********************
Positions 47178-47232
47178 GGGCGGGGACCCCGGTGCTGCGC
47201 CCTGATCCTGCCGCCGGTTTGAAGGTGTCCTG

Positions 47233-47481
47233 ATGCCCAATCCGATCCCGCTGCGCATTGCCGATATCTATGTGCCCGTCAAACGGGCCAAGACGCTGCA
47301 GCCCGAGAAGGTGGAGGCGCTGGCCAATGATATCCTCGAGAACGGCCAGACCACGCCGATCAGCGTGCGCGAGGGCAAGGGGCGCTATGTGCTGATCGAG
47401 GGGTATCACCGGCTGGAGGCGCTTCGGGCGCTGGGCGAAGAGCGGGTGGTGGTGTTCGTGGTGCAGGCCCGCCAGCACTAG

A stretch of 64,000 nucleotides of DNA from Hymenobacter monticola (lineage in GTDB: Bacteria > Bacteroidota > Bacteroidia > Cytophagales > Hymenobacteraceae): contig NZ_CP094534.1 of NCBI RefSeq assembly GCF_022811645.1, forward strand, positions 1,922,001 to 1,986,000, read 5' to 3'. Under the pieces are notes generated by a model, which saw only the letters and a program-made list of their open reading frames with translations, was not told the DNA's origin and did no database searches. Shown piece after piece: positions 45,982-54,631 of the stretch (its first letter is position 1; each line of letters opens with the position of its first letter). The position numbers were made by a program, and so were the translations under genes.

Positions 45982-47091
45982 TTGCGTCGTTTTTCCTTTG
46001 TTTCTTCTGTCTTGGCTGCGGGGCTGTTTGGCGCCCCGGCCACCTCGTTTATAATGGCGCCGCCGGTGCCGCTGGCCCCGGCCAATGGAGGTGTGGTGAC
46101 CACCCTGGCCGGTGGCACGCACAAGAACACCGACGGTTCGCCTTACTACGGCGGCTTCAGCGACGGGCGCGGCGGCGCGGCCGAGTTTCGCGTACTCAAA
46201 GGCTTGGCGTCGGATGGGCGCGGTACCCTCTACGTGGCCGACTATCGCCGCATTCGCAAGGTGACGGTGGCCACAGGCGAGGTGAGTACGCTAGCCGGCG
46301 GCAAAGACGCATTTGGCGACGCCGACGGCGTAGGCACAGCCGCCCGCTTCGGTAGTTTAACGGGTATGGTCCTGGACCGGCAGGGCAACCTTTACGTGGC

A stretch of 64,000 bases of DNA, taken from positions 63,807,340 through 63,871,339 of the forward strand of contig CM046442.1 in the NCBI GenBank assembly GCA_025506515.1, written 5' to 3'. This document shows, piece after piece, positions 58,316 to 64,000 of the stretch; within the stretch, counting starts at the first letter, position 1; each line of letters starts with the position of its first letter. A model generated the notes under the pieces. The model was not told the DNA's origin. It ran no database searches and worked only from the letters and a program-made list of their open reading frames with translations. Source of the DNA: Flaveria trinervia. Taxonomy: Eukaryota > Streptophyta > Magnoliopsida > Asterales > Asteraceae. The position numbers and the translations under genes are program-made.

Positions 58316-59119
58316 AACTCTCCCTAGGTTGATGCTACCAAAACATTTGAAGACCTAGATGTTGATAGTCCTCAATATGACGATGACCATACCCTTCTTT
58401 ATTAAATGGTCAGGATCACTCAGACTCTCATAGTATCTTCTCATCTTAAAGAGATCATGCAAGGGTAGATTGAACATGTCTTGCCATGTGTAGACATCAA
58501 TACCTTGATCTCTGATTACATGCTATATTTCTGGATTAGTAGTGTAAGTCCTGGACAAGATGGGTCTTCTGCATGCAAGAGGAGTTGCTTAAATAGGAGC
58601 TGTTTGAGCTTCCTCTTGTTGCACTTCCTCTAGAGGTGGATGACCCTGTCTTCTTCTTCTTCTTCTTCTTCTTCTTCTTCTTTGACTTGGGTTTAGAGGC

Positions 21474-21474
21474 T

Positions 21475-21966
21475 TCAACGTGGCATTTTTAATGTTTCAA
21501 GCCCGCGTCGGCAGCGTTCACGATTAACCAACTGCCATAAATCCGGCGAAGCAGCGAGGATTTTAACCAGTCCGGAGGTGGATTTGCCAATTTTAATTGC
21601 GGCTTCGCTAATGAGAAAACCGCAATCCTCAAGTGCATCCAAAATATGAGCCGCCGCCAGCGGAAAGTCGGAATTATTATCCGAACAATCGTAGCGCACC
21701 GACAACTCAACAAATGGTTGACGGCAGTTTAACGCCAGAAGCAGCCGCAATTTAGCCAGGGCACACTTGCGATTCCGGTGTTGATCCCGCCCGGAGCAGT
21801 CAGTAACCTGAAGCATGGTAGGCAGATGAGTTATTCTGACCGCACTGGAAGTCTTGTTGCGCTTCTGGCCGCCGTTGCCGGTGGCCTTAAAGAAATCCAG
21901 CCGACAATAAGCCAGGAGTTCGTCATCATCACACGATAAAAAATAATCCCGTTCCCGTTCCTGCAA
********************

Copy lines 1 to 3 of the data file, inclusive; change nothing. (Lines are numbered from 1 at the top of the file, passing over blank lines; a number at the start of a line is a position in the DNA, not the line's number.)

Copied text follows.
Positions 47178-47232
47178 GGGCGGGGACCCCGGTGCTGCGC
47201 CCTGATCCTGCCGCCGGTTTGAAGGTGTCCTG